The presence of one heart is ingrained into our idea of biology thanks to our own bodies as well as the majority of those we see around us. But did you know there are a handful of animals with multiple hearts?
These similar creatures are both cephalopods and have three hearts in total, one systematic to go along with two “gill hearts” that force blood to the gills.
While it is not technically a “heart,” the aortic arch of the earthworm performs a similar function and is commonly referred to as one for the sake of simplicity. An earthworm has five arches/hearts that are segmented and pump blood throughout its body.
Who knew such a nasty creature could have so many hearts? The hagfish has four of them, one main three-chambered systematic heart and three accessory pumps.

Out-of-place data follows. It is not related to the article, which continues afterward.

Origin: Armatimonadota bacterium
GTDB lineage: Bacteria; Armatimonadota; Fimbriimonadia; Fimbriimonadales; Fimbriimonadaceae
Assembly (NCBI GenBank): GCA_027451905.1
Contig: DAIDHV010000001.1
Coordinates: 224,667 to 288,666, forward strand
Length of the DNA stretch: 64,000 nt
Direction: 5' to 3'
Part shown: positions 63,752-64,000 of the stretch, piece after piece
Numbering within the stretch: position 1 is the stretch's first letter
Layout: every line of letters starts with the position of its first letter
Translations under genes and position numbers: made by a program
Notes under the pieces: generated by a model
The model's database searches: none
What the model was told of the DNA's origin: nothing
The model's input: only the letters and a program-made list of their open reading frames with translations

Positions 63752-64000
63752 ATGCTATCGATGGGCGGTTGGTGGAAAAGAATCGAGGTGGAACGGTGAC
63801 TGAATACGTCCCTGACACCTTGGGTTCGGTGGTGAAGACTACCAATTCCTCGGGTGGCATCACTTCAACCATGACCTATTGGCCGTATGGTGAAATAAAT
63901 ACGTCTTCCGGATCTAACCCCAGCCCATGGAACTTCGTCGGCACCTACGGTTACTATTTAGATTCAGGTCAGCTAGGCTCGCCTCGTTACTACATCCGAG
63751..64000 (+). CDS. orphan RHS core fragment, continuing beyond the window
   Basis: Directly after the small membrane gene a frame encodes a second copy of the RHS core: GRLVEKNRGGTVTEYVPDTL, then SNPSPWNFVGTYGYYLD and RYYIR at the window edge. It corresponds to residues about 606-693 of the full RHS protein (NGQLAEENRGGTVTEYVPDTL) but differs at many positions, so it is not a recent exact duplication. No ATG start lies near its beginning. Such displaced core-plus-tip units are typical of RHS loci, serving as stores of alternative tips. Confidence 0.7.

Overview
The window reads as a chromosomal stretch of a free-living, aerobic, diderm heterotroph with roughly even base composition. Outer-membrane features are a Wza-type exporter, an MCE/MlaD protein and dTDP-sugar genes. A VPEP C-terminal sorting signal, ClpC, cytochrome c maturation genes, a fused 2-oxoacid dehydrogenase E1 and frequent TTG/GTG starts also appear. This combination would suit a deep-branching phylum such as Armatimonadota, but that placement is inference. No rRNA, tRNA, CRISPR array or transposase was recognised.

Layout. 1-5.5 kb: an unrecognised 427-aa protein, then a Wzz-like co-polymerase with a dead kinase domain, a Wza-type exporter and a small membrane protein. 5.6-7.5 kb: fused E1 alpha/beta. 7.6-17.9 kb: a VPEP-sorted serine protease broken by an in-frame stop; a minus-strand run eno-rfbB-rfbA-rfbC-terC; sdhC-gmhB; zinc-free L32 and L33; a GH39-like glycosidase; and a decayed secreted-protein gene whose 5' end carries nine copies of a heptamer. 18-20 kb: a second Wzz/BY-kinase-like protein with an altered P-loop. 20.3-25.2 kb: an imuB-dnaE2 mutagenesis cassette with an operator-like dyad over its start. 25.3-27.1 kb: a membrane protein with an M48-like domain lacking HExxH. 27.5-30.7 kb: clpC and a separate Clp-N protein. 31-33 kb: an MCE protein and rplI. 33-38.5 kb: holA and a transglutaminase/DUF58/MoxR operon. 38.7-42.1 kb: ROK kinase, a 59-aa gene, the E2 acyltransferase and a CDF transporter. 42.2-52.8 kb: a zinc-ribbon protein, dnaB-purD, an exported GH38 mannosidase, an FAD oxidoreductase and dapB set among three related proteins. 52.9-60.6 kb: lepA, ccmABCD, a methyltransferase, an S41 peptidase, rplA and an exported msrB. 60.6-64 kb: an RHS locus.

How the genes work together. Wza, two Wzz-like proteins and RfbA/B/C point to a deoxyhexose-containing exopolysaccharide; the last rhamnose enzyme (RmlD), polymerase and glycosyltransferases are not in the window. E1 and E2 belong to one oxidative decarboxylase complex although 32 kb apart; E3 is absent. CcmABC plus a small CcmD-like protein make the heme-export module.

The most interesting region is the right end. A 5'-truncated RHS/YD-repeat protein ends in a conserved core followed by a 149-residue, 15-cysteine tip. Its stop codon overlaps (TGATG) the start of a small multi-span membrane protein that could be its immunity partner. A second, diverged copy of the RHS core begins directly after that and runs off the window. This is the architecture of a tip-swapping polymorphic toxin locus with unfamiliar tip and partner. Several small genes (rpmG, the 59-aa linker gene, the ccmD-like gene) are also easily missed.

Yes, there are seriously humans with more than one heart. This is thanks to the medical development of a “piggyback” heart transplant operation that adds an extra heart as opposed to replacing the original. The latter continues to function, but at a much lower level, while the transplant heart takes over most of the heavy lifting. One person who had the procedure as a baby later had it reversed, and when the second heart was removed, her own was able to take back the reins.